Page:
Congress passed – and former President Trump signed into law – the SECURE Act, landmark legislation that may affect how you plan for your retirement. Many of the provisions went into effect in 2020.
Here is a look at some of the elements of the Act.
1. Repeal of the maximum age for traditional IRA contributions – Before 2020, traditional IRA contributions were not allowed once the individual attained age 70½. Starting in 2020, an individual of any age can make contributions to a traditional IRA, as long as the individual has compensation, which generally means earned income from wages or self-employment.
2. Required minimum distribution age raised from 70½ to 72 – Before 2020, retirement plan participants and IRA owners were generally required to begin taking required minimum distributions, or RMDs, from their plan by April 1 of the year following the year they reached age 70½.
For distributions required to be made after Dec. 31, 2019, for individuals who attain age 70½ after that date, the age at which individuals must begin taking distributions from their retirement plan or IRA is increased from 70½ to 72.
3. Partial elimination of stretch IRAs – For deaths of plan participants or IRA owners occurring before 2020, beneficiaries (both spousal and nonspousal) were generally allowed to stretch out the tax-deferral advantages of the plan or IRA by taking distributions over the beneficiary’s life or life expectancy (in the IRA context, this is sometimes referred to as a “stretch IRA”).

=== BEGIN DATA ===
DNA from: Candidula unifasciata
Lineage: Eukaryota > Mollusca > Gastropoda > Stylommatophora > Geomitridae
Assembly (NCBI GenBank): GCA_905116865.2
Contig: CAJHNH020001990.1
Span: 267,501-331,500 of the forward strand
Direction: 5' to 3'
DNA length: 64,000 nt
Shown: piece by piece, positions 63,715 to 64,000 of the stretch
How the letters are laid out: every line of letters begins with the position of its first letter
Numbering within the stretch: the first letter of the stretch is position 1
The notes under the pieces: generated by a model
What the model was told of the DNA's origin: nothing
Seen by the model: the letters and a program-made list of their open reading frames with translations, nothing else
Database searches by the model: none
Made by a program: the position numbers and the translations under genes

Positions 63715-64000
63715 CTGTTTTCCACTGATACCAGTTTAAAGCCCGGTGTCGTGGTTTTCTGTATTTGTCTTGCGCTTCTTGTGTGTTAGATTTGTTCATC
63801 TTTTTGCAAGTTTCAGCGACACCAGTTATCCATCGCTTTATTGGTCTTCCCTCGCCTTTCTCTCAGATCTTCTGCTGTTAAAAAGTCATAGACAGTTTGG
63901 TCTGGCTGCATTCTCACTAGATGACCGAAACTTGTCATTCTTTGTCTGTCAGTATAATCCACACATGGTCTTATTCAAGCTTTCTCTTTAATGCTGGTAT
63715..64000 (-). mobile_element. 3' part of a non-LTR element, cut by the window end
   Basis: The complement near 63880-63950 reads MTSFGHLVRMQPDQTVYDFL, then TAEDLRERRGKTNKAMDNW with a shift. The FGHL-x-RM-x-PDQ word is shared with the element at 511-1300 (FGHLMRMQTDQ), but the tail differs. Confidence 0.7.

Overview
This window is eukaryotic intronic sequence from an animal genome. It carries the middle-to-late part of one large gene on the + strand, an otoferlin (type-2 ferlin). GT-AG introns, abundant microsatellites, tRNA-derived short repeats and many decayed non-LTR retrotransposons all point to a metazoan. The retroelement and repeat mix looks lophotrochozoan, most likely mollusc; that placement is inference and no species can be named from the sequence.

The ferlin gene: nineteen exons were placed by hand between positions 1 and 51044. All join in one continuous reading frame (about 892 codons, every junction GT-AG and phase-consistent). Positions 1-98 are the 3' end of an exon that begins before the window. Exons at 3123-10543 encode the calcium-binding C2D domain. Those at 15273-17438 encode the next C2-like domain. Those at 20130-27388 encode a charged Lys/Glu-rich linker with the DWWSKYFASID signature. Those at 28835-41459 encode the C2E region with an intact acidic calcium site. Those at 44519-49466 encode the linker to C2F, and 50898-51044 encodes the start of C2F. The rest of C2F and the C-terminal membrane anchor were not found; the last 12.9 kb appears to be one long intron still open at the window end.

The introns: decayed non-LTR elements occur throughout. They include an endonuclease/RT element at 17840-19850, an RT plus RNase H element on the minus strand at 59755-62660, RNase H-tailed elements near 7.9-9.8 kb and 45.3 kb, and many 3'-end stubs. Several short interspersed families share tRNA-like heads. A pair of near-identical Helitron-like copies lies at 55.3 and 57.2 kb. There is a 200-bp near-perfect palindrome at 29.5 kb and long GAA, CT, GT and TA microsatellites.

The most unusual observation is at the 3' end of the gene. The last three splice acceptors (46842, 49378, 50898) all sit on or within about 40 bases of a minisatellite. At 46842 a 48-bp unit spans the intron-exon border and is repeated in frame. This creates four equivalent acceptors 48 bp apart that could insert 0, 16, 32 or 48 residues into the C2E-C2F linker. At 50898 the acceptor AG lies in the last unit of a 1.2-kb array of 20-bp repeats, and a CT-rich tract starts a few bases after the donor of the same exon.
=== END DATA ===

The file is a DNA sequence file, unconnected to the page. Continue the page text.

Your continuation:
However, for deaths of plan participants or IRA owners beginning in 2020 (later for some participants in collectively bargained plans and governmental plans), distributions to most nonspouse beneficiaries are generally required to be distributed within 10 years following the plan participant’s or IRA owner’s death. So, for those beneficiaries, the “stretching” strategy is no longer allowed.
Exceptions to the 10-year rule are allowed for distributions to (1) the surviving spouse of the plan participant or IRA owner; (2) a child of the plan participant or IRA owner who has not reached majority; (3) a chronically ill individual; and (4) any other individual who is not more than 10 years younger than the plan participant or IRA owner. Those beneficiaries who qualify under this exception may generally still take their distributions over their life expectancy (as allowed under the rules in effect for deaths occurring before 2020).
4. Expansion of Section 529 education savings plans to cover registered apprenticeships and distributions to repay certain student loans – Before 2019, qualified higher education expenses didn’t include the expenses of registered apprenticeships or student loan repayments.
But for distributions from 529 plans made after Dec. 31, 2018 (the effective date is retroactive), tax-free distributions can be used to pay for fees, books, supplies, and equipment required for the designated beneficiary’s participation in an apprenticeship program. In addition, tax-free distributions (up to $10,000) are allowed to pay the principal or interest on a qualified education loan of the designated beneficiary, or a sibling of the designated beneficiary.